The Tree of Life Blu-ray Review - www.impulsegamer.com -
The Tree of Life
Reviewed by
Josh Blackman
on
The Tree of Life Review. In this product-driven age, that alone should make any of his films worthy of interest, but fortunately in this case The Tree of Life is a success on its own terms. 
Rating:
4.4

Feature 9.0
Video 9.0
Audio 8.0
Special Features   0.0
Total 8.8

Distributor: Icon
Running Time: 139 Minutes
Reviewer: Josh Blackman
Classification
: PG

8.8


The Tree of Life

Destined to send mainstream audiences fleeing from the theatre in confusion, and to send critics into an argumentative tizzy (Is is brilliant? Is it ambitious but masturbatory?), Terrence Malick's The Tree of Life is an astonishing, infuriating movie. Attempting to capture the whole range of human experience – and plenty beyond that in sequences that depict the creation of the universe and the afterlife – it’s easily the most distinctive film of the year technically, which has Malick abandoning all conventional notions of editing continuity to create an ethereal experience that has more in common with dreams and memory than traditional screen narrative. That's going to frustrate many, but if you prepare yourself mentally for the challenge, you'll be rewarded with a sometimes profound, only occasionally overwrought examination of life and its place in the universe.

The story – what there is of it – focuses on the strained dynamic of a family living in Waco, Texas in the 1950s. Tension comes mainly from an overbearing father, played with conviction by Brad Pitt. He clearly loves his three sons (most notably Jack, played briefly by Sean Penn in flash-forwards), but is quick to loose his temper. His graceful wife (played by 2011-it girl, Jessica Chastain), straddles both parties. To ensure we grasp the breadth of Malick's intentions, around the 20-minute mark we're treated to a twenty minute, CGI-assisted sequence of the formation of the universe and – I’m not kidding – some touchy feely dinosaurs. Things settle down afeter when the focus turns to the family in extended, tangentially connected sequences featuring minimal dialogue and whispered voiceovers.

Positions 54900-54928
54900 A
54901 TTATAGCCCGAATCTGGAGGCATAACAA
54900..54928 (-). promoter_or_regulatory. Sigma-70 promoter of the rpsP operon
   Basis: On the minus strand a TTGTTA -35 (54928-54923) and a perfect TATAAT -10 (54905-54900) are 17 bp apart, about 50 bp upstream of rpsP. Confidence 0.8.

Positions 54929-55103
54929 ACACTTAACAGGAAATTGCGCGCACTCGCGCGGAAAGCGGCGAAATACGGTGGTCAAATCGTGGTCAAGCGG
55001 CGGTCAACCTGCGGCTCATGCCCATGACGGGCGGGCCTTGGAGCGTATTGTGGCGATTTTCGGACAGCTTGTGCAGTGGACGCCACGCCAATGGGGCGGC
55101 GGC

The Tree of Life has been compared to 2001: A Space Odyssey in terms of scope, though this is a more intimate, humanist film than Kubrick's epic vision, which had a more intellectual, analytical bent. It also – somehow – has less of a story; Malick's daring with his beautiful, almost musical editing has a hypnotizing effect, but narratively there's not a lot to grab onto.

That’s much of the point – Malick’s never been interested in traditionally storytelling, per se. He’s more of a painter, using film as his canvas to create his own kind of visual poetry. On those terms, this is unquestionably the work of an iconoclastic filmmaker. In this product-driven age, that alone should make any of his films worthy of interest, but fortunately in this case The Tree of Life is a success on its own terms.  As scrapbookey as it sometimes feels, this is a Malick film through and through. There’s nothing else quite like it.

Audio & Video

Outside of a theatre, Blu-ray is the only way to see this beautifully shot movie. The format brings out the subtleties of Emmanuel Lubezki’s low-key cinematography, and the DTS-HD Master Audio 5.1 audio track does wonders for Alexandre Desplat’s moody score and Malick’s usual eclectic mix of classical music (which includes Mahler, Holst and Bach, among others).

Special Features

Malick is notoriously publicity shy and not surprisingly makes no appearance in the 30-minute behind the scenes documentary included on the disc, Exploring The Tree of Life (29:56, HD). Instead are interview snippets with the cast and crew, and notable filmmakers who've been influenced by Malick's filmmaking (David Fincher, Christopher Nolan). It's a thoughtful doco with some insight into Malick’s unconventional working methods, appropriate for a film with such big ideas on its mind. Also included is the Theatrical Trailer (2:08, HD).






 
 



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